Plausibility in Jonathan Swift’s Gulliver’s Travels

If I was to sit down and read Harry Potter, or the Lord of the Rings, I would not be surprised to find humans-like creatures about a twelfth of the size of a typical human climbing around on a character’s body, as in the realm of fantasy this does not seem suspicious or implausible. It is very easy to accept characters or action such as this in a world that is very different from our own. It is interesting then that in Jonathan Swift’s Gulliver’s Travels, that the presence of a “human creature not six inches high” (2494) is not disarming in a world that – up until Gulliver’s arrival in the country of Lilliput – appeared very similar to our own.

Swift narrates the events of Gulliver’s life in such factual and reporter-style detail that we do not question their validity, we accept the narrative as being the truth. By noting that Gulliver received an education at Emmanuel College in Cambridge, as well as from the “eminent surgeon” (2492) Mr. Bates, Swift asserts that Gulliver is well educated, and that he is trustworthy. The great detail Swift describes each character in aids in the soundness of Gulliver’s past. Gulliver does not simply mention his wife but notes that his wife is “Mrs. Mary Burton” who was the second daughter of the hosier “Mr. Edmond Burton” who lived on “Newgate Street” (2493). Swift’s penchants for detail contributes to the reliability of Gulliver’s story.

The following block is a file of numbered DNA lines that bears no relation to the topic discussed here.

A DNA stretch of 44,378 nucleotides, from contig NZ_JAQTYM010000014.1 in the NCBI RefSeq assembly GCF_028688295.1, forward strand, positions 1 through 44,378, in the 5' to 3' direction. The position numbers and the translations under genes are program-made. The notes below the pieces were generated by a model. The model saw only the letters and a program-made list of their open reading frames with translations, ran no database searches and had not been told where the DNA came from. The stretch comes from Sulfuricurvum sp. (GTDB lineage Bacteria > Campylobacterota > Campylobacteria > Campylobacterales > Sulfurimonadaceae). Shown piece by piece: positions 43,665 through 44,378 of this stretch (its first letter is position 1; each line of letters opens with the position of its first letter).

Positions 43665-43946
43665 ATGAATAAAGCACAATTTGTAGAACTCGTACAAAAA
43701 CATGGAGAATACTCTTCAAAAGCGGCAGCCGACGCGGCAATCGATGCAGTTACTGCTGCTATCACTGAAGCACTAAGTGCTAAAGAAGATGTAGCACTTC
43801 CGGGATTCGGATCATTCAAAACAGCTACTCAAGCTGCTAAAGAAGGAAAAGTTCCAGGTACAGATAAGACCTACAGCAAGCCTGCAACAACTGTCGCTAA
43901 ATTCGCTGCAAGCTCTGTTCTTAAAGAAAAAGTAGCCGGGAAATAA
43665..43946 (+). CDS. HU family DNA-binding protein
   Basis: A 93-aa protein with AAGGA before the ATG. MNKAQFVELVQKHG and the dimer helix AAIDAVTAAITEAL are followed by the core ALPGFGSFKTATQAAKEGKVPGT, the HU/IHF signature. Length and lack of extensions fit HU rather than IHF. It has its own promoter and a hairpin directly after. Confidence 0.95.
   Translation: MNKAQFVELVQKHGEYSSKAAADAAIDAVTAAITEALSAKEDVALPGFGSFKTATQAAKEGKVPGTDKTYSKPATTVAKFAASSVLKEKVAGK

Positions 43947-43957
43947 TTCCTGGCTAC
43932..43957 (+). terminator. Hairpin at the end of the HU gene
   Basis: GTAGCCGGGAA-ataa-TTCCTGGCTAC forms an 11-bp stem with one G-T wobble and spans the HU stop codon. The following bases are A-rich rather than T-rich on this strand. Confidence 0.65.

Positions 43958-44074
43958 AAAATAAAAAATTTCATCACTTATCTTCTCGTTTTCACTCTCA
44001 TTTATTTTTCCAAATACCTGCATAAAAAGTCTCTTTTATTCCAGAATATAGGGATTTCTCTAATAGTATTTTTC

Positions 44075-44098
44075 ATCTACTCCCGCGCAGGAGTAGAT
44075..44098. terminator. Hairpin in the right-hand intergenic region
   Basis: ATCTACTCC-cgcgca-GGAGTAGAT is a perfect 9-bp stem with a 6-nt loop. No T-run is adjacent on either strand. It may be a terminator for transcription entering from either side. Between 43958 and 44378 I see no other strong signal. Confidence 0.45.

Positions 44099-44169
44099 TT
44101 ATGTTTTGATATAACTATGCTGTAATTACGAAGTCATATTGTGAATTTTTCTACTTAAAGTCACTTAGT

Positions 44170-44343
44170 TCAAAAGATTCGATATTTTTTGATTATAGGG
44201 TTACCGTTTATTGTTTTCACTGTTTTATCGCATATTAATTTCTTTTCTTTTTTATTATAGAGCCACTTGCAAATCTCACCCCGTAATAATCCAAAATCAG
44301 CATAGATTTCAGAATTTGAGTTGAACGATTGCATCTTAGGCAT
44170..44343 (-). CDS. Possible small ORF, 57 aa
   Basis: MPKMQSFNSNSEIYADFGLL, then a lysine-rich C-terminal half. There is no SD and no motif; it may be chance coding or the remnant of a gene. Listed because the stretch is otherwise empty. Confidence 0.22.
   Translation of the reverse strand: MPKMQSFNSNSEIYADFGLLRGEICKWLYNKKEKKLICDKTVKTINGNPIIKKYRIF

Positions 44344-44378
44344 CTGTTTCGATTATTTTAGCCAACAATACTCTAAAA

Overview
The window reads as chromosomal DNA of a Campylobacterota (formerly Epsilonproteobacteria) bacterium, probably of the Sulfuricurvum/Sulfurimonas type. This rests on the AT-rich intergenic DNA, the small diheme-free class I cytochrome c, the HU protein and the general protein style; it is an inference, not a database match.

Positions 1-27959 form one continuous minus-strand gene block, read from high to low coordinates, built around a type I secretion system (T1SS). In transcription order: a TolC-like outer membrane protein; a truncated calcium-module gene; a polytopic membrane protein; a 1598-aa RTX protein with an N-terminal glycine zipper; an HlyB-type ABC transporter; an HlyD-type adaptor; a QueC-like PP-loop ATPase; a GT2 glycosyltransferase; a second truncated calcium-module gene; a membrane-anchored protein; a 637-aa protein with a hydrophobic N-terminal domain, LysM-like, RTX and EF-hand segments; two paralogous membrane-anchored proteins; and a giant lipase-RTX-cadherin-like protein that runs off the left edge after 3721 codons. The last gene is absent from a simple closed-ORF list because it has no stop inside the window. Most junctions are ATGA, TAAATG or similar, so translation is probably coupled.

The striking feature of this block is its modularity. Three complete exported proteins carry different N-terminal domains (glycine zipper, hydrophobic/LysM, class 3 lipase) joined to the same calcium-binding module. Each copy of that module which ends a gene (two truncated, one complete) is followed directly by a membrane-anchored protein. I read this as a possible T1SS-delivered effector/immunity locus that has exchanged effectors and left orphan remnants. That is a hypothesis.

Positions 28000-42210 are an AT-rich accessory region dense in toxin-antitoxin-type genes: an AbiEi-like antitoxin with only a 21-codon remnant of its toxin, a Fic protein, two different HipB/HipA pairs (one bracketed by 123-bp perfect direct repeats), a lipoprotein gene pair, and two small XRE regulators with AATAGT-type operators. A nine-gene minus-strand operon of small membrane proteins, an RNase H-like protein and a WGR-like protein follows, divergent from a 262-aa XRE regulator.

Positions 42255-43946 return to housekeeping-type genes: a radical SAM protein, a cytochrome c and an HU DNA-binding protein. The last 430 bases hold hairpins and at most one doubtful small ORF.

In a piece of fantasy the reader accepts the impossibility of characters and actions because we accept that this is real in that world. In Swift’s writing, however, we accept the unlikelihood of the situation of Gulliver waking up on an island with his arms and legs “strongly fastened on each side to the ground” (2494) by six-inch tall humans, each carrying a “bow and arrow” (2494), because we trust Swift to be a reliable narrator. Because the reader does not question the authenticity of Gulliver’s story prior to his arrival in the country of Lilliput, due to the great detail and apparent factuality of Swift’s writing, Swift’s narrative seems very plausible.

Swift, Jonathan. “Gulliver’s Travels.” The Norton Anthology of English Literature. Ed. Stephen Greenblatt. 9th ed. Vol. C. New York: W. W. Norton &, 2012. 2487-633. Print.

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One Response to Plausibility in Jonathan Swift’s Gulliver’s Travels

  1. Stephanie Van Dewark says:

    I agree, Gulliver’s narration is believable because of the details. It is almost less of a story, and more of a scientific account. At the time of its publication, I imagine that many people found the first few chapters as a non-fictional account. However, the encounter with the Lilliputians is definitely a shock, and confirms the functionality of the story. Some of the things they do are absolutely ridiculous, like how their status can be elevated or lowered depending on high they can jump. Though the detail of Swift’s account never changes, the absurdity of the Lilliputians actions are not that believable.

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